- Dogger Bank incident
The Dogger Bank incident (also known as the North Sea Incident, the Russian Outrage or the Incident of Hull) occurred when the Russian Baltic Fleet mistook some British trawlers at Dogger Bank for an Imperial Japanese Navy force. The Russians attacked on the night of 21/22 October 1904. Three British fishermen died and a number were wounded. One sailor and a priest aboard a Russian cruiser caught in the crossfire were also killed. The incident almost led to war between Britain and Russia, but it was diplomatically defused.
The Russian warships involved in the incident were enroute to the Far East, to reinforce their 1st Pacific Squadron stationed at Port Arthur, and later Vladivostok during the Russo-Japanese War. Because of incorrect reports about the presence of Japanese torpedo boats, submarines and minefields in the North Sea, and the general nervousness of the Russian sailors, 48 harmless fishing vessels were attacked by the Russians, thousands of miles away from enemy waters.
However, the recently developed torpedo boats of the European navies, which did have the potential to wreck large warships, could also strike while nearly invisible. Torpedo boats created a psychological stress on sailors at war, and as early as 1898 during the Spanish-American War, American sailors had opened fire on ocean swells, trains on land, and rocks along the coastline, believing them to be enemy torpedo boats.
Accidents and rumors, which had also dogged the US Navy during their war with Spain in 1898, did not exempt the Russian fleet on their voyage, and there was general fear of attack amongst the sailors, which their command tried to quell by calling for increased vigilance and issuing an order that "no vessel of any sort must be allowed to get in amongst the fleet". This soon led to an incident near the Danish coast unrelated to the Dogger Bank disaster, when fishermen bearing consular dispatches for the fleet were fired on, but escaped unharmed.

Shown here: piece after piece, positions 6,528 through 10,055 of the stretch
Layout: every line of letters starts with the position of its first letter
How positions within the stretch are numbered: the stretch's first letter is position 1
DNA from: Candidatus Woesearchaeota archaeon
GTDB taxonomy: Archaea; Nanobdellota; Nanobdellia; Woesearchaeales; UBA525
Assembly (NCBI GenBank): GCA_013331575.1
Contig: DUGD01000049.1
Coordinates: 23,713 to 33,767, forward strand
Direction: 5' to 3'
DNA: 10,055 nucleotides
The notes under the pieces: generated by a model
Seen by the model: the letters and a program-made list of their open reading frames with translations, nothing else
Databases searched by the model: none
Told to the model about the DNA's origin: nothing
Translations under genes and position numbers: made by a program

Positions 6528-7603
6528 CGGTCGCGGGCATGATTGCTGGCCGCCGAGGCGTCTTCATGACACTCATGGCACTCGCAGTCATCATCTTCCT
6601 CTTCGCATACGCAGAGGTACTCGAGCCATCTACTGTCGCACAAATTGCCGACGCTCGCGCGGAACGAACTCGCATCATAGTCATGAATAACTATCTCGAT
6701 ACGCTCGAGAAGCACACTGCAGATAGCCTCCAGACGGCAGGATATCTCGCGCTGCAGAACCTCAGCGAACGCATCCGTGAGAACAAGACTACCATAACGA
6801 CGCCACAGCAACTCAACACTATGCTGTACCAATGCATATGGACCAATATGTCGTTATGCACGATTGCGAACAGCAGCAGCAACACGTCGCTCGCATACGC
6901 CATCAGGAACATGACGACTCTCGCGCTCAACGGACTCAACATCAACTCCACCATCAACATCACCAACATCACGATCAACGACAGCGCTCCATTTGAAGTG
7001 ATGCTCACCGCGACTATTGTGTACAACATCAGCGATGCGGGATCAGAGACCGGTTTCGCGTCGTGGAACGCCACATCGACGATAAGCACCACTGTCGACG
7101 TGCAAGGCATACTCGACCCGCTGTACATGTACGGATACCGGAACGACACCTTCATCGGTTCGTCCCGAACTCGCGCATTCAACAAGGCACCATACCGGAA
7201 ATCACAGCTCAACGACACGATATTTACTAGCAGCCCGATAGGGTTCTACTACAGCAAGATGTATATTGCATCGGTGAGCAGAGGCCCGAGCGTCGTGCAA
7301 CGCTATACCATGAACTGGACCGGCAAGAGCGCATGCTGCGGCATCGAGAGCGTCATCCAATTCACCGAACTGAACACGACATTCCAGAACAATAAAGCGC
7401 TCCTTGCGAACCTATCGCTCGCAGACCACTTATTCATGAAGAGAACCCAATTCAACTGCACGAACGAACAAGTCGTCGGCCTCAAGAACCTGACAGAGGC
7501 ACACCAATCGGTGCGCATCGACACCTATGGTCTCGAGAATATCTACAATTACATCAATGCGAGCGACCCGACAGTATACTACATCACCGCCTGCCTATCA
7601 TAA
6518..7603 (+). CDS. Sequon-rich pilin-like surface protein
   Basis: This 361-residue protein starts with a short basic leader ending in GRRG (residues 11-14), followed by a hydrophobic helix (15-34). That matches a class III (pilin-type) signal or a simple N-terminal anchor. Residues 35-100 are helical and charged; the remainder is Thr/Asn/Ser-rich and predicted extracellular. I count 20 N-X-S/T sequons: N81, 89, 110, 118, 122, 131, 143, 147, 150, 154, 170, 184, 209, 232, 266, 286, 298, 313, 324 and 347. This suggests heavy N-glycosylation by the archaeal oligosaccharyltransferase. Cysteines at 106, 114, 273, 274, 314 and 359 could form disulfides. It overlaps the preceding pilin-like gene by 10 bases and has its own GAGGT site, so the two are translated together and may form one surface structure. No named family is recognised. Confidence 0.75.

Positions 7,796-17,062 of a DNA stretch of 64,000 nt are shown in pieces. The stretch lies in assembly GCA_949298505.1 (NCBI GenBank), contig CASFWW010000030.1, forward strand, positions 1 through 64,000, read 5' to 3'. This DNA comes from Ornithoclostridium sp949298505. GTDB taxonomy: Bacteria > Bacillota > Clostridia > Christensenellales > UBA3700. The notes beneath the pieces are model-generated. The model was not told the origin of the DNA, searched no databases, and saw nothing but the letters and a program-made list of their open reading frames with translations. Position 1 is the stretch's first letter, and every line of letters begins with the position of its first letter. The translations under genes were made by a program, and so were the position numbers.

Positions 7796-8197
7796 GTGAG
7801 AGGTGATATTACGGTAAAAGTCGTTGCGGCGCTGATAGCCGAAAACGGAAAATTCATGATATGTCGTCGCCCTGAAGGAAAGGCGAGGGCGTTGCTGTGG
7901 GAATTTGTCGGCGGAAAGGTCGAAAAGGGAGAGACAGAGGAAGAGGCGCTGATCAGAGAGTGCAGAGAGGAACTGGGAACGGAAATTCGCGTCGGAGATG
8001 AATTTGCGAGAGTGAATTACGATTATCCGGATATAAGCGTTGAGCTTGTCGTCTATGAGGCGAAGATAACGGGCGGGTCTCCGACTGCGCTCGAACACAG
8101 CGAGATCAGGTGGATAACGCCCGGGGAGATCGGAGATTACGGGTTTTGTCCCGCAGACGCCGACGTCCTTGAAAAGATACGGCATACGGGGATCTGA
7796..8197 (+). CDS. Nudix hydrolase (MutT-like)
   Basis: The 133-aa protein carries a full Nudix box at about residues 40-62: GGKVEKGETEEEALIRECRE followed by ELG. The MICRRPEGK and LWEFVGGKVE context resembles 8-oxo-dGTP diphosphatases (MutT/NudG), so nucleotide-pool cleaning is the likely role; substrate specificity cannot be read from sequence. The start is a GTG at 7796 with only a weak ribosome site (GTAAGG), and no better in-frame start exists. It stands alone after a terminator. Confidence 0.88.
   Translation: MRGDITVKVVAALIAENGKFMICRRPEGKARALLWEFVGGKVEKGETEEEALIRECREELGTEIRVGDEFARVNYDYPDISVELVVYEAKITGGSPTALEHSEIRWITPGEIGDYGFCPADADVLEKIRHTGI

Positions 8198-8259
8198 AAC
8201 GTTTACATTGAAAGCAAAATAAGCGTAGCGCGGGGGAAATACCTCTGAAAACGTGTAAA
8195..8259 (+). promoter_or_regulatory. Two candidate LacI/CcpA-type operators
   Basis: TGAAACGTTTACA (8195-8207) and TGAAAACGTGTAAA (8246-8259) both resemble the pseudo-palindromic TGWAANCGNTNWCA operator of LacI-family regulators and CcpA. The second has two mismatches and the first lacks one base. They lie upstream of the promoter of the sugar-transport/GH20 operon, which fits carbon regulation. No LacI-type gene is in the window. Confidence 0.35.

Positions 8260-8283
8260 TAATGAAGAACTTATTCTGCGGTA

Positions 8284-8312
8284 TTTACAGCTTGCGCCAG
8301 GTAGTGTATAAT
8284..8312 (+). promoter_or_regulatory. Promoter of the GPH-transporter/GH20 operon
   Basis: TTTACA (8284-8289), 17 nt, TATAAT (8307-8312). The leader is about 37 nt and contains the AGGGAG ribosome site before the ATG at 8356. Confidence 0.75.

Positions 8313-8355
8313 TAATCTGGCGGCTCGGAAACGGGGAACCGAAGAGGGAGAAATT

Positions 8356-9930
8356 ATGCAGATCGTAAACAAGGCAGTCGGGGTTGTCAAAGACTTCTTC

The disaster of 21 October began in the evening, when the drunken captain of the supply ship Kamchatka (Камчатка), which was last in the Russian line, took a passing Swedish ship for a Japanese torpedo boat and radioed that he was being attacked. Later in the night the officers on duty sighted the British ships, interpreted their signals incorrectly and classified them as Japanese torpedo boats, and consequently opened fire on the British fishermen. The British trawler Crane was sunk and two British fishermen lost their lives. On the other boats there were six fishermen wounded, one of whom died a few months later. In the general chaos, Russian ships shot at each other: when the protected cruiser Aurora (Aврора), which had yet to be involved, approached, she was taken for a Japanese warship, bombarded and slightly damaged. At least one Russian sailor was killed, another badly wounded. A priest aboard a Russian cruiser caught in the crossfire was also fatally wounded. More serious losses on both sides were only avoided by the extremely low quality of Russian naval artillery fire, with one battleship reported to have fired more than 500 shots without hitting anything.